Sunday, October 11, 2015

Judicial reforms in the Philippines

"x x x.

However, the President, speaking in his characteristic mixture of English and Filipino, did not mince words in reminding the justices: “What our bosses expect from us public servants is simple: Instead of just tiis (being patient), let’s promote genuine justice. That’s why I will take this opportunity to raise some issues with you.”

Some serious issues he did raise, zeroing on delays and on the constitutional command that “[a]ll cases or matters filed… must be decided or resolved within twenty-four months from the date of submission for the Supreme Court… twelve months for all lower collegiate courts, and three months for all other lower courts.”

He was particularly distressed at the unusually long litigations involving infrastructure projects, pointing to the refusal of trial courts to immediately issue writs of possession, even after the government had filed the appropriate expropriation proceedings, resulting in delays in the construction of many toll ways, the Naia expressway in particular.

“The complex that will be built will be modern and of high quality, with new equipment. But for me the most important part of it is the people who will work there… It’s still up to you if you will uphold what is right and just,” the President emphasized. He also attacked some decisions for allegedly being “judicial legislation.”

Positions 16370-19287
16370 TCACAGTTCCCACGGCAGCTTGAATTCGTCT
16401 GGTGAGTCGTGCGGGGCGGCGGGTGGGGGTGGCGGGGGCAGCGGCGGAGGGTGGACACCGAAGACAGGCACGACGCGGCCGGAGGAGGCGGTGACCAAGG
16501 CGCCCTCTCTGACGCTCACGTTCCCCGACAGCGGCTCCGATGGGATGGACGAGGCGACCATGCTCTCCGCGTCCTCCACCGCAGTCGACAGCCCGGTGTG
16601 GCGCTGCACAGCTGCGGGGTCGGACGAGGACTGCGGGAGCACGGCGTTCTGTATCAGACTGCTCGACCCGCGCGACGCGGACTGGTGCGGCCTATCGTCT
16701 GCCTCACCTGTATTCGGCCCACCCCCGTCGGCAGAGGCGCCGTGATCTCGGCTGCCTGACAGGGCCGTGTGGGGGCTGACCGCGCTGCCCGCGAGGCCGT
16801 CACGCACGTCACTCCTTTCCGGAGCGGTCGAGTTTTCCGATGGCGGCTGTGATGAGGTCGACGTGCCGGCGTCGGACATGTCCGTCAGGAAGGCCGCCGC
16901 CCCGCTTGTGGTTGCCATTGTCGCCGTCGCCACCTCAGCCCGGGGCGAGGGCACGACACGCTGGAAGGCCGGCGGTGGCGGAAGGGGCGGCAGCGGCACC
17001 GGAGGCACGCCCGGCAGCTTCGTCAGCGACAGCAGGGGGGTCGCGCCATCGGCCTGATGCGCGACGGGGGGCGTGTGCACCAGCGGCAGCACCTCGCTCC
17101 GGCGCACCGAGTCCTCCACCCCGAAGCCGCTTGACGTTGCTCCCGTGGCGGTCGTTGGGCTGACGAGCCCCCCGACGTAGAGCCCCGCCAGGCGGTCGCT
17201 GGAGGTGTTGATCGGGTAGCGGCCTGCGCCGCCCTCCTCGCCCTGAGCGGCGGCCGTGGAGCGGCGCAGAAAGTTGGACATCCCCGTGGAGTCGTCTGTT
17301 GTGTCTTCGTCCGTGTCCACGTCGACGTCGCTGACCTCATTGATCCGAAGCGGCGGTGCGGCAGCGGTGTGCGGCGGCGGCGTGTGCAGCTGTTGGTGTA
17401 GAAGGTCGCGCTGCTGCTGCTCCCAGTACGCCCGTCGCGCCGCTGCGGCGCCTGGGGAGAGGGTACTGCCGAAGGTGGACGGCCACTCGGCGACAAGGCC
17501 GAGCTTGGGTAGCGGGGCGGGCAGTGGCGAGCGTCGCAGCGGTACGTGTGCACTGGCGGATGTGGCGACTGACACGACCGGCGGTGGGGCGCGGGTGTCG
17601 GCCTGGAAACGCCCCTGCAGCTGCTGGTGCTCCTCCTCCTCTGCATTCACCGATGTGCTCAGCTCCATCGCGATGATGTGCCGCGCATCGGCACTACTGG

Judicial reform program. In her speech preceding the President’s, Chief Justice Sereno highlighted five new “innovative” projects to address delays: 

(1) the e-Subpoena system which uses e-mail to compel policemen to attend hearings especially in drug-related cases, citing the cooperation of Secretary De Lima and former interior secretary Mar Roxas; 

(2) the “Enterprise Information System… which will allow the judiciary to use technology and automation to make its processes not only faster but also more efficient, transparent and predictable;” 

(3) the “decongestion project called Hustisyeah… which was able to reduce dockets in 119 target courts as of [Oct. 1] by 31.44 percent;” 

(4) “another project called Assisting Court System… with a result of 47.32 percent reduction of dockets [in target courts] in just five months;” and 

(5) “the establishment of… 48 Family Courts,” apart from the Regional Trial Courts that have been designated as family courts.

Hearing her address, I thought that these five projects are really parts of the more extensive “Four Pillars of Judicial Reform” that the Supreme Court is currently undertaking.

The “Four Pillars” are not known by the public. I will write about them in the future but quickly, the first is on instituting integrity, public trust and credibility; the second is on ensuring predictability, rationality, speed and responsiveness of judicial actions; the third is on improving systems infrastructure; and the fourth is on efficient and effective human resources.

Only 55, Chief Justice Sereno has 15 more years to steer the judiciary and to finish the Supreme Court complex. In fact, she will have more time than the next two presidents to permanently reform our judicial system.

x x x."